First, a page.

In Which We Talk More about When and How (Narration Q & A, part 9)

I love this comment that Megan shared on our blog!

I did my first oral narration with my 9 year old son today after watching (and being SO encouraged) by the living and learning DVD set. He did pretty well, but most importantly, he enjoyed it and twenty minutes later came up to me and said, “the stuff I told back to you is stuck in my head!”

What an encouragement that narration really does work! If you are new to our Narration Q & A discussion, I hope you will take a few moments to read the other posts in this series. You will find many practical pointers to help you get started.

Today let’s address a few questions on when narration should be done and take another look at the big picture.

Narration Question #26: Should narration be done immediately after a reading, or later in the day?

In Charlotte’s descriptions and sample lessons, the teacher requested the narration immediately after the book was read. (And by the way, the time limit that Charlotte mentioned for a lesson like that included the time for the narration. So if you have a 20-minute history lesson, that time limit should include both the reading and the narration.)

So yes, narration should be done immediately after the reading, but not only immediately after the reading. Read on.

Narration Question #27: Does narration include asking questions to refresh memory when you continue reading a book another day?

Yes, part of the preparation for a new reading is to help students recall what happened last time that book was read. This pre-reading review does not need to be as thorough or as long as the one that is given immediately after a reading, but it should recall enough to help the student find his bearings and realize how the next part of the book relates to the previous part.

Be sure to word the pre-reading review questions as narration prompts and not as direct questions on the content. I’ve found it helpful to say something like, “Last time we read about how Benjamin West kept clipping fur from his cat. What do you remember about that?” or “Last time we read about how Benjamin West needed hair to make his paintbrushes. What do you remember about that chapter?”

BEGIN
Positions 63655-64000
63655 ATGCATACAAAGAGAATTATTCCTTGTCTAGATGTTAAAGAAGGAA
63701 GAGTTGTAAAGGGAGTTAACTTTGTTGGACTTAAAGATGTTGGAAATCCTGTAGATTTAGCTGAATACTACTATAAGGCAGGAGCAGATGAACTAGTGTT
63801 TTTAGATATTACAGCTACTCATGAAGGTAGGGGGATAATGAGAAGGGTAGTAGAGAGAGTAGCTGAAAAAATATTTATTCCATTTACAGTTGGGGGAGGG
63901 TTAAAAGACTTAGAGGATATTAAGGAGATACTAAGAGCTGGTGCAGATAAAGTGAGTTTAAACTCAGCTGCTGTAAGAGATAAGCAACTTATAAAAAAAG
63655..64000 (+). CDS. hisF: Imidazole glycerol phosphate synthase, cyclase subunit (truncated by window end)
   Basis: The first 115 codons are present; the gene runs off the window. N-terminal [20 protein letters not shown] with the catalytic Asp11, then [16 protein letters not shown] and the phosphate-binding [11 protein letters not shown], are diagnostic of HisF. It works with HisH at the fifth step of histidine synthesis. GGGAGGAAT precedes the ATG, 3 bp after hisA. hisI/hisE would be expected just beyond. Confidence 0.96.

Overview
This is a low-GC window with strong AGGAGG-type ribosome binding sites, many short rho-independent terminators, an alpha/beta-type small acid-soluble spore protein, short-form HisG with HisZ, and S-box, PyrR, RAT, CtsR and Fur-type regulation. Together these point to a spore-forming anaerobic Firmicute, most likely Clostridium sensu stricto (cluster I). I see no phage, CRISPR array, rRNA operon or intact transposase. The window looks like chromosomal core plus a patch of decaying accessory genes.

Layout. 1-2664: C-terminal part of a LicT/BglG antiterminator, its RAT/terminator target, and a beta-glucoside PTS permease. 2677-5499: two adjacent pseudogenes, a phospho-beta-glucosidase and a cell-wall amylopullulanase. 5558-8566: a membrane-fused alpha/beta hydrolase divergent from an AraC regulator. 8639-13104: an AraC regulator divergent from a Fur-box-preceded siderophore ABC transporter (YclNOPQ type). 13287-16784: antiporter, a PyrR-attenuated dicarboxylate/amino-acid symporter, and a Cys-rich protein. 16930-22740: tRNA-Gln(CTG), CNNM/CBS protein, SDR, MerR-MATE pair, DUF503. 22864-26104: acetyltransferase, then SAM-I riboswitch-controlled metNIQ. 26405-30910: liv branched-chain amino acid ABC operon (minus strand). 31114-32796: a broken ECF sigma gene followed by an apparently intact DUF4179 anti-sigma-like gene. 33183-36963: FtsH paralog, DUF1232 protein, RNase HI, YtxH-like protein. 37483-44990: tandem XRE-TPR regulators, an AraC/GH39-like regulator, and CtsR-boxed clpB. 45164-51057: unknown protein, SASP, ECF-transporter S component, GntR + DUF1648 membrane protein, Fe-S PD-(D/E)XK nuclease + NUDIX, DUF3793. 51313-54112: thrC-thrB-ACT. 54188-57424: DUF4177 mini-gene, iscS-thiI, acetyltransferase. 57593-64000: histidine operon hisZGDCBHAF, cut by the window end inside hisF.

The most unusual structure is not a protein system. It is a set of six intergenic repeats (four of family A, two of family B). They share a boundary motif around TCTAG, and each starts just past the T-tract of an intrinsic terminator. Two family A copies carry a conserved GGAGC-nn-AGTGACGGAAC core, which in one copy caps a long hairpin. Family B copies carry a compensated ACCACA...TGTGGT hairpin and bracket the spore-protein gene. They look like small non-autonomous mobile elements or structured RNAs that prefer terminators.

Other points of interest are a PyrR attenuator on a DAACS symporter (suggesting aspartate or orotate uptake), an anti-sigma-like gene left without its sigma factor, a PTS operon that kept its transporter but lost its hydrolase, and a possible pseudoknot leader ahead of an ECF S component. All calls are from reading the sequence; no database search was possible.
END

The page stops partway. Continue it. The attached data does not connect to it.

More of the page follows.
Charlotte also asked students for long-term narrations. At the end of every term (12 weeks), she would have exams. The exam questions were narration questions over the books that had been read.

So the students used narration immediately after a reading, before the next reading in that book, and at the end of the term.

Narration Question #28: I’m discouraged with narration and my 9-year-old. I’m using a classical education textbook and the sample narrations it gives don’t resemble what my daughter narrates back to me. Hers are far less perfect. I am wondering how structured you think narration instructions should be? Is it too structured to ask a 9-year-old to narrate the story in no more than three sentences—and in one go? We often have to do a “rough draft” narration first, and then revise (as they are written narrations). I worry that the frustration is building and possibly spoiling a love for writing, no matter how patient I am with trying to help her develop her narration skills.

I think your instinct is guiding you rightly. Especially in the first few years, narrations should be oral and should allow the student plenty of leeway to deal with the big picture. Written analysis, in a Charlotte Mason approach, is not introduced until the student has years and years of experience freely dealing with the larger ideas and concepts.

Summaries require a lot of analytical thinking in parts; but good analytical thinking in parts requires a lot of understanding of the whole. Give your daughter the freedom to look at the whole picture for several more years and tell you what she sees there. Celebrate and affirm what she knows rather than forcing her to pick it apart and present it as a mandatory dissected tidbit. You will reduce the frustration level and restore her joy in learning.

Your Complete Charlotte Mason Language Arts Handbook

If you are eager to dig deeper into narration, you might want to take a look at Hearing and Reading, Telling and Writing. This Charlotte Mason Language Arts Handbook is a compilation of everything Charlotte said in her six-volume set about the various components of language arts. It is filled with her ideas on narration! In it you will find

  • Everything Charlotte said about oral narrations,
  • Everything Charlotte said about written narrations,
  • Narration questions Charlotte used with her students,
  • Sample narrations from Charlotte’s students of various ages,
  • Sample poetry written narrations from Charlotte’s students,
  • Plus, her ideas and practical tips for all the other aspects of language arts.

Discover just how powerful the method of narration can be and gain more confidence using it with Hearing and Reading, Telling and Writing: A Charlotte Mason Language Arts Handbook.

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